Selling a business can be complicated, and it is much better to do this with the help of a lawyer, like professionals like Valerie M Little, than to try handling it alone. The lawyer you hire will do a number of different things during this process, and there are three main reasons you should have a lawyer there to help you with this task.
To Prepare the Business For Selling It
Before you list or advertise the sale of the business, there are steps you must complete. One of the first steps your lawyer may recommend is getting a professional business appraisal. This step is completed to find out how much your business is worth, and the person that completes the appraisal will be an expert with business valuations.
This is the only way to truly know how much you should ask for your business, and it will help you through the negotiations when you find a prospective buyer.
Before the sale, your lawyer will also ask you to gather certain documents. This can include:
- Current financial statements
- List of assets
- List of debts
- Current contracts you are in
- Copies of tax returns
Potential buyers will want to see all of these things and more. If you get these documents ready prior to the sale, it could expedite the sale of your business.
To Ensure Legal Transfer of Assets and Debts
The second reason you need a lawyer is to make sure that everything is transferred properly to the new owner. The worst thing to find out after the deal closes is that you are left with debts in your name. Your lawyer will take the right steps to ensure that every single debt you owe is transferred to the new owner.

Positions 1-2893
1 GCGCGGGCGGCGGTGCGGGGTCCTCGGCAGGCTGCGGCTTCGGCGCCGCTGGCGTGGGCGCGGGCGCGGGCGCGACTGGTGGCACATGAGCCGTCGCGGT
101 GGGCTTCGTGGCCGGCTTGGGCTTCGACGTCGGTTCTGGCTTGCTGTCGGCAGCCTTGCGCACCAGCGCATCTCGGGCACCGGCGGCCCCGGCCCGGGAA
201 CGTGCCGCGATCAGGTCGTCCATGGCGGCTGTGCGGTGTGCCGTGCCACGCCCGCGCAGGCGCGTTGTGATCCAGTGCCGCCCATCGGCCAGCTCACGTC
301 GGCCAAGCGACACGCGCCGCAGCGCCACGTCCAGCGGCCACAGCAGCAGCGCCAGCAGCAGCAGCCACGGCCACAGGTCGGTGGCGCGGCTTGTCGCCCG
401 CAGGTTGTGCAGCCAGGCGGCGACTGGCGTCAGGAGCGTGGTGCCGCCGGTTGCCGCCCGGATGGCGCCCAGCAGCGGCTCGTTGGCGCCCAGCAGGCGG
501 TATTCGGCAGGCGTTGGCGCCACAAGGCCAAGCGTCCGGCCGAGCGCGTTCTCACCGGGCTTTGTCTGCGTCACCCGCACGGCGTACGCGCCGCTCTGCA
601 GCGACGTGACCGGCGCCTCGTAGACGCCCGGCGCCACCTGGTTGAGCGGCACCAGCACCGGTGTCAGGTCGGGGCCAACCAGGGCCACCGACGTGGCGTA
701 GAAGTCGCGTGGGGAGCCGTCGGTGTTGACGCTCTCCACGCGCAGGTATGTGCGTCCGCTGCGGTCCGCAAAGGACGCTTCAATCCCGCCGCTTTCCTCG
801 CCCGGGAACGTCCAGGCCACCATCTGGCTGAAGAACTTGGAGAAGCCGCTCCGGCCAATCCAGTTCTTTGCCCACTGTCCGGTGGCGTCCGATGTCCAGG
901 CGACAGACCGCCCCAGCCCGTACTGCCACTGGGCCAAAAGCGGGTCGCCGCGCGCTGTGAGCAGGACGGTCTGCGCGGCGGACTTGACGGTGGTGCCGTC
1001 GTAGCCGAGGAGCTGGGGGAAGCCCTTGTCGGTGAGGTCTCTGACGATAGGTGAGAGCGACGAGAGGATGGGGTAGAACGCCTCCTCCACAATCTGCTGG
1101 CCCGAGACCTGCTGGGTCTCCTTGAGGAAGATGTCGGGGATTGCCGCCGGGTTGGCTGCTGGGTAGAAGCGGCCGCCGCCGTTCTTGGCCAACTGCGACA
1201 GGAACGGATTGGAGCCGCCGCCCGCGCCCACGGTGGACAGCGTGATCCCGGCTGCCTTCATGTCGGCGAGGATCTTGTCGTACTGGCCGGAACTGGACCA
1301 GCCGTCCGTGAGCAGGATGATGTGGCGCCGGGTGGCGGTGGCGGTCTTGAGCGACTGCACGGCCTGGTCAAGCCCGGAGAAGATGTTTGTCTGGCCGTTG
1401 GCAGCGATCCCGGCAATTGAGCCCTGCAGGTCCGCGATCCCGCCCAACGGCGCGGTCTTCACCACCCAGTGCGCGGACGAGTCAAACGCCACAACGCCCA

Another issue your lawyer will handle is the transfer of contracts. If you have a contract with a certain business for some type of service, this business could hold you to the contract if you do not transfer it properly.
Finally, the lawyer will work on the legal transfer of every asset you own too, including intellectual property rights.
To Create the Sales Agreement
The final reason to have a lawyer during this event is to create the sales agreement. Some of the requirements for signing this agreement might include:
- Putting down a deposit – the buyer might have to put a non-refundable deposit down in order to get the deal going.
- Working within a specified time range – the buyer might only have a certain amount of time to secure financing and work out the details.
- Paying for certain things – while you may be responsible to pay for the appraisal and other services, there might be certain things that the buyer will be responsible to pay. One of these is an inspection of the business.
The sales agreement will include the price the buyer is paying for the business, but it will also list everything included in the price. It will list the assets and debts, and it will list all of the contracts that are transferring.
The sales agreement may also include details about:
- Employee information – you may want to ensure that your employees still have jobs after the transfer, and this is something you can include in the sales agreement.
- Warranties – if you plan on offering a warranty of any kind, it must be stated in the agreement.
- Availability of help – there are times when the previous owner of a business agrees to help the new owner take over the business, and this is generally for a specified amount of time; this time period is designed to help the new owner understand the business processes and have a better chance of success.
There are dozens of other things that can also be found in the sales agreement of a business.
Having a lawyer assist you with this will help you ensure that the transaction is handled legally, and it will reduce the amount of risk you have. You can look for a business lawyer or a real estate lawyer to help you with this.